In our Composer Spaces series, we ask composers to share a bit about their working environment and to give us a brief insight into their process. This week we present Auckland based composer, singer and teacher Claire Scholes.
What does a typical composing day look like for you? Please describe your routine. Is it strict or more free-form?
It’s best if I can get a clear day (or half-day at least) so as to get on a roll. I find a half-hour here or there is usually not a helpful amount of time. I also find that I need to have no interruptions from family or devices, so the phone goes to silent and I quit my email programme, and I try to make sure my son has someone else available for interrogation!
Please describe the space where you compose your music. What makes this space special and why have you chosen it?
I work in a small room which used to be my step-son’s bedroom. I also use it for practice and teaching (although it’s a little on the small side for teaching). It’s great to have my own room to work in – to be able to shut the door and get on with it. Virginia Woolf hit the nail on the head when she said “a woman must have money and a room of her own if she is to write fiction”. I don’t know how I’d get anything done if I had to work at the kitchen table.
What equipment (including software) do you have in your space? Is there anything special, interesting or quirky about it?
I have an old wooden desk with a Macbook Pro plugged into a larger screen and a couple of speakers. I find the larger screen great for working on Sibelius – a tiny screen is torture! I also use a slightly woolly-sounding Kaufmann upright piano – it’s fine though and I don’t need anything too bright and clangy in such a small room. Other than the essential computer and piano, I have all manner of miscellany: a small accordion I found by a rubbish skip; plastic bottles with slits cut in them so that they make a hooting sound when spun on a string; a small tin with a white cat on it, given to me by my standard 1 teacher in 1988; Chinese balls that chime when you turn them in your hand; a basket of boomwhackers (pitched plastic pipes used in primary school music classes); flax weavings on the wall made by my sister-in-law; etc etc…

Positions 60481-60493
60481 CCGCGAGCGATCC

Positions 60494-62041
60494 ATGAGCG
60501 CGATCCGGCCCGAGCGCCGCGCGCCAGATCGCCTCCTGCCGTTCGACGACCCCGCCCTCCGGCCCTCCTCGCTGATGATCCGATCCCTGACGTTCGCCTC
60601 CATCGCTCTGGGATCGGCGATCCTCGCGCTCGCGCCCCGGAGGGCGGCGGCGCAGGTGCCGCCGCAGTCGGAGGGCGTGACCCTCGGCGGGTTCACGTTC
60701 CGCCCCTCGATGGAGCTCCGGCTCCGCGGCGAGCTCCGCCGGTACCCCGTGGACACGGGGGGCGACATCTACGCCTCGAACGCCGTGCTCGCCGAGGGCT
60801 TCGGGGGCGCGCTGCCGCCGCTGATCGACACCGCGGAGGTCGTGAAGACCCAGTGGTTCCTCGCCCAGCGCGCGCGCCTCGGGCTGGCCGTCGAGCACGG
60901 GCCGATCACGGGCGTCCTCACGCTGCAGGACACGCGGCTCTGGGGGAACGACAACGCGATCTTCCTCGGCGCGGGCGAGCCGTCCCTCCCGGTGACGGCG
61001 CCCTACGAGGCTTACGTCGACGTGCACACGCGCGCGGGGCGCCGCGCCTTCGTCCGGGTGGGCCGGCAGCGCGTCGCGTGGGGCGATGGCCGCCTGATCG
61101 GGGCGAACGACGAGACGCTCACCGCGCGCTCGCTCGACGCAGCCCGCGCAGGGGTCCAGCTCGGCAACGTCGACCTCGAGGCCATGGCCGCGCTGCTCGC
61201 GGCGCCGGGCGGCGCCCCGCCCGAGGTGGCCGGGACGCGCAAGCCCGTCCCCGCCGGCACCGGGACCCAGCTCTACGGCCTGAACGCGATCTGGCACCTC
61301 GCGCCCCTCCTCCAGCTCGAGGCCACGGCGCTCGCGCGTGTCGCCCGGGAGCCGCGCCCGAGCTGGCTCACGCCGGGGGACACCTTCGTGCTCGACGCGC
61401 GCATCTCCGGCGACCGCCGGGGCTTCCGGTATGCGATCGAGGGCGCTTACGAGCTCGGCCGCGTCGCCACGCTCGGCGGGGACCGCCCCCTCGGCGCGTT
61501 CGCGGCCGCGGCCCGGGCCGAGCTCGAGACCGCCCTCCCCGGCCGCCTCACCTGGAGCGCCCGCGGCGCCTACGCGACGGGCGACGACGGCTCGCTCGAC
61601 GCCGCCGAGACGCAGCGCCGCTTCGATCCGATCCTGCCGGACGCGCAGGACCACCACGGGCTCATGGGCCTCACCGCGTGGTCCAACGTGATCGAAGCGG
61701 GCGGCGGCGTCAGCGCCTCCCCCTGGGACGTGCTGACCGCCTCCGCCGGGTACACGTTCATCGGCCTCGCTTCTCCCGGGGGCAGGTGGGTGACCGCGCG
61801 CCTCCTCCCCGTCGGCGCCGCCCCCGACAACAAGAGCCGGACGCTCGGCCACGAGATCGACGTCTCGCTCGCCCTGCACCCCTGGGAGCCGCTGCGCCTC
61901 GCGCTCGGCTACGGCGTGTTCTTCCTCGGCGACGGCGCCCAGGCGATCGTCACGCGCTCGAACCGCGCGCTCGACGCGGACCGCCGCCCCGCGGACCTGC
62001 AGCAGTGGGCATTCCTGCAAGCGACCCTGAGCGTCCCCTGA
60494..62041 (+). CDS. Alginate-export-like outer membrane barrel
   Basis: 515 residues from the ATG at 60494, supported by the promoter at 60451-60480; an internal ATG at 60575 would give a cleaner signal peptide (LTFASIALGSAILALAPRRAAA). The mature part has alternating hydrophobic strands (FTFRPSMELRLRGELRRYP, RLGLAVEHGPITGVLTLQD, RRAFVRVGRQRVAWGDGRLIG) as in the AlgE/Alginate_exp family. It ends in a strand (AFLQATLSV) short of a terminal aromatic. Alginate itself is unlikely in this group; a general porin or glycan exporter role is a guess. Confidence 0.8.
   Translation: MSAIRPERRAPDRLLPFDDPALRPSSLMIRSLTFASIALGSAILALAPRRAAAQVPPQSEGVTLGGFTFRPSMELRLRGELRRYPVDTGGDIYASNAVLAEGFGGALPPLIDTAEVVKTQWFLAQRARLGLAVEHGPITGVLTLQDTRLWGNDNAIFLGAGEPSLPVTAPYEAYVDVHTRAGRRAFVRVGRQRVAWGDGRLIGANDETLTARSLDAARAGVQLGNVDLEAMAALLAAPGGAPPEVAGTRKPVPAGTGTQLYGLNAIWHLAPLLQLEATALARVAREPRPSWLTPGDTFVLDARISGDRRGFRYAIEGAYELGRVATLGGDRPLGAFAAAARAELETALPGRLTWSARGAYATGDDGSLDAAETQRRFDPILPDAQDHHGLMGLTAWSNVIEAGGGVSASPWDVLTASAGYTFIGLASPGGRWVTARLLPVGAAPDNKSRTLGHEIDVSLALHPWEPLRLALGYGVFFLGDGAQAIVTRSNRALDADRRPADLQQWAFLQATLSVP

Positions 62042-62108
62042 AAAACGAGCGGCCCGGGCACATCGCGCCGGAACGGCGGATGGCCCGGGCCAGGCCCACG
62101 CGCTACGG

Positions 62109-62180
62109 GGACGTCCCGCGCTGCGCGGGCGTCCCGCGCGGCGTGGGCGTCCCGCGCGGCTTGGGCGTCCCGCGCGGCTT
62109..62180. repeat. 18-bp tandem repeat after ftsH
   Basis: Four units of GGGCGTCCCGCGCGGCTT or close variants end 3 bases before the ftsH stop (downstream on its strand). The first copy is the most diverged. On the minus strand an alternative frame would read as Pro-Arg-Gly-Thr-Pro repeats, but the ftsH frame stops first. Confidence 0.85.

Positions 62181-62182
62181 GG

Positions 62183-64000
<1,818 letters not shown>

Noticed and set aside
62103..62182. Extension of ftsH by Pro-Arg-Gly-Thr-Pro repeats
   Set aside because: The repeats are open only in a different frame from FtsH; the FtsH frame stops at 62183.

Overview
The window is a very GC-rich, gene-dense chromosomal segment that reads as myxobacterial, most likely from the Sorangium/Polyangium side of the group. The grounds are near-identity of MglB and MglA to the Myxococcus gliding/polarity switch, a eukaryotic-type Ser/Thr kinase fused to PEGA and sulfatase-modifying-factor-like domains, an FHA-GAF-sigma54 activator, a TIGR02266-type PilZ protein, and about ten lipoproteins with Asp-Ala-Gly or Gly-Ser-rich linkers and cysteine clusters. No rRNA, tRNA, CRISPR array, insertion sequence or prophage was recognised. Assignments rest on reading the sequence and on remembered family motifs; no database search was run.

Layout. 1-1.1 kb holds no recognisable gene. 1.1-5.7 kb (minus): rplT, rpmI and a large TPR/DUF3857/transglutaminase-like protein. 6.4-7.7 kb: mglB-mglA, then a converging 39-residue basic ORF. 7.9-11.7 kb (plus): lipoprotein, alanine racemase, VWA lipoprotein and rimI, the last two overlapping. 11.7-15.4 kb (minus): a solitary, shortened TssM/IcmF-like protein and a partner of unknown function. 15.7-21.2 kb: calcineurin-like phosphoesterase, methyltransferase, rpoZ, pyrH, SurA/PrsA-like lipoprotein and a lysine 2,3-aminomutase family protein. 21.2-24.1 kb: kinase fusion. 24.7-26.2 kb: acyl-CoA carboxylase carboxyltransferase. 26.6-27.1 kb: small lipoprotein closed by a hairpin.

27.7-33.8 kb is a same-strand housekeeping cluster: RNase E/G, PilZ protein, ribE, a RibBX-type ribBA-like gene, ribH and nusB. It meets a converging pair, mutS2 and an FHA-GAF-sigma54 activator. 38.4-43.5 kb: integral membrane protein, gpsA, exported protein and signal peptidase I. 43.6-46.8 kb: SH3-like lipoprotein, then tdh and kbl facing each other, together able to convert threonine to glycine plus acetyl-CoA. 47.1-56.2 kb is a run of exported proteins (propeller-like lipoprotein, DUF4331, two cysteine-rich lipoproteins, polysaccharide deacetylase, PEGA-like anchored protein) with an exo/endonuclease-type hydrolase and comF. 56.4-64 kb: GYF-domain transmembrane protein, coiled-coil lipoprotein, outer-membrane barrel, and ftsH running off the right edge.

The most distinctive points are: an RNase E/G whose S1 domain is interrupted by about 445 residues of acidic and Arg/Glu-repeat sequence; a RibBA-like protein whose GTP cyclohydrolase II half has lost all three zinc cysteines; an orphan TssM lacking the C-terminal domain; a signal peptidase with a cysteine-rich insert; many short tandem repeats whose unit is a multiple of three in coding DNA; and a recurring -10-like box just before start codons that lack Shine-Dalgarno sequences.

Please describe your typical composing process. Does it change with each piece?
I do a lot of thinking and jotting down of ideas in an exercise book before writing any notes; I research the instruments I’m writing for if they’re ones I’m less familiar with; research the group (if it’s a group) that I’m writing for; do some listening to other music either related or sometimes completely unrelated to the project; go back to the exercise book; then to the piano (usually) for nutting out musical ideas and thinking about an (initial) harmonic structure of sorts; and the remainder of the process is spent between the piano and the computer and (when possible) the performer. It all tends to evolve as the project turns over in one’s mind from day to day too – solutions to problems float to the surface, or new problems become apparent.
What have you finished recently?
I recently finished the SOUNZ Commission for Orchestra and Sistema Youth Orchestra. This was first performed in May at a free community concert in Taita, and will be recorded by SOUNZ in a live performance at the Michael Fowler Centre on October 19th. The performers will be Arohanui Strings and Orchestra Wellington, conducted by Marc Taddei.
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